The Washington Post has the article Bezos could use Amazon model of customer targeting to reboot the newspaper industry.
The article starts with the following:
Amazon.com founder Jeffrey P. Bezos’s purchase of The Washington Post promises not just an ownership change for the 135-year-old institution, but a potential transformation of the fusty mechanics of the newspaper business.
It remains to be seen whether the experiences of an Internet behemoth can be successfully applied to a legacy newspaper — and whether Amazon-style customer targeting would be palatable at a news organization.
I was thinking that the author of this article, coming from a traditional newspaper background, was missing the point a little bit.
My whole purpose for reading this article was the thought that Bezos would put into action the idea I posted in my 2010 post, Monetizing Internet Content. Toward then end of The Washington Post article came these paragraphs:
One move that Bezos might take at the outset is to end the paper’s new online subscription program, which limits how many stories readers can access without paying for a subscription, according to Stone, a journalist who has covered Amazon for more than 14 years.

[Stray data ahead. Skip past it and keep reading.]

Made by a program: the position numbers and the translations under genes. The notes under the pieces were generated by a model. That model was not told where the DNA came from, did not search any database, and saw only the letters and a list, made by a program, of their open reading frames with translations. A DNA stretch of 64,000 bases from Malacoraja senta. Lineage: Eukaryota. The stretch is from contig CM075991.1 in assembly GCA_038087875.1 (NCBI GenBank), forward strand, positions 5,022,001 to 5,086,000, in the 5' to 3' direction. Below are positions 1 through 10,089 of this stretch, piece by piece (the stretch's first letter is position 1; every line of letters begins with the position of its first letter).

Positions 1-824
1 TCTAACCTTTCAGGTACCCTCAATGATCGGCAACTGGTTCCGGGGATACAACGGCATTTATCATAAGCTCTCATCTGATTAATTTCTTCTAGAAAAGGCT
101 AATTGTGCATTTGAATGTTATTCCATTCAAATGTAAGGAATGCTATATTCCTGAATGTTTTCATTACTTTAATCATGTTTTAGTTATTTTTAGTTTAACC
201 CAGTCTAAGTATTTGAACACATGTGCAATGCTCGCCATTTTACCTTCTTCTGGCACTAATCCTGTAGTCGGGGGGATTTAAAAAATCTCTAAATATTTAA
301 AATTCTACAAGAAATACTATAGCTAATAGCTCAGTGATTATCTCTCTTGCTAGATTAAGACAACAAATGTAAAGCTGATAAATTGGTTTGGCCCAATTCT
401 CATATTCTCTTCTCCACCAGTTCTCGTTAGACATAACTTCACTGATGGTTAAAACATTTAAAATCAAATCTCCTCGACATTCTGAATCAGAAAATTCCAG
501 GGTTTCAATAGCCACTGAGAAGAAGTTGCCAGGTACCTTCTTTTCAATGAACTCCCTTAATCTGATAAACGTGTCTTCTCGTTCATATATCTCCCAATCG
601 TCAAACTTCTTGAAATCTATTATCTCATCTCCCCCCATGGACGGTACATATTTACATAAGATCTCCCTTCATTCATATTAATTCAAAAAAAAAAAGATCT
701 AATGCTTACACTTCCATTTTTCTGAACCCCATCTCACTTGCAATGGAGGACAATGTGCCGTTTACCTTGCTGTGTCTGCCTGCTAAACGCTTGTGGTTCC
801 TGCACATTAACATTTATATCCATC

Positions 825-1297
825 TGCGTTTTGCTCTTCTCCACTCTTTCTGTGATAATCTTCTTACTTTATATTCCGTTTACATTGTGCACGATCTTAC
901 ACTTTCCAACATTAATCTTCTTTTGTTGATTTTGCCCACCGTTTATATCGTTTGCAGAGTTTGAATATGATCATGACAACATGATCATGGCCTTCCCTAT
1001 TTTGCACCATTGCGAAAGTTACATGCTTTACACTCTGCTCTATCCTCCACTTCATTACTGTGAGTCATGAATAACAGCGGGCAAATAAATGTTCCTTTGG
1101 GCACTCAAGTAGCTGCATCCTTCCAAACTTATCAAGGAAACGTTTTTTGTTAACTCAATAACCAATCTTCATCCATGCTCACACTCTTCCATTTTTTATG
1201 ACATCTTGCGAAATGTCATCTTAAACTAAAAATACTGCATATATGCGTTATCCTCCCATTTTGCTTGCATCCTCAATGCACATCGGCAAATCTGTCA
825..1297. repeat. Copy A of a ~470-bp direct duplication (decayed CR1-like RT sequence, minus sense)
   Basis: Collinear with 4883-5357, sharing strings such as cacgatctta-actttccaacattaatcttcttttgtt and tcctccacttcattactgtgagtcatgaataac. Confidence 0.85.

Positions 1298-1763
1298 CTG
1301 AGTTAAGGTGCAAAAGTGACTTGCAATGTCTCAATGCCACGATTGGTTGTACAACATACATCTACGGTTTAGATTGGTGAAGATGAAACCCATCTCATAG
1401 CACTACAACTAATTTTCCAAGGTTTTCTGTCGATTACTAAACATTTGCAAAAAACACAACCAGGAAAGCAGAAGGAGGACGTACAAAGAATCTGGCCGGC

“What is less customer-focused than a pay wall?” he asked. “You’re making it harder for people to read your story at the same time that there’s an abundance of competition.”
Now, I think they are on to something. Of course, these paragraphs still haven’t contemplated the use of my idea exactly, but they do comprehend what is the problem with paywalls. I expected Google would be the one to implement my ideas, but I see that Amazon is another company that has all the necessary technology.
It will be exciting to see whether or not The Washington Post company or Amazon will become a major seller of micropayment subscription plans that give the reader access to a wide assortment of articles from many newspapers and magazines.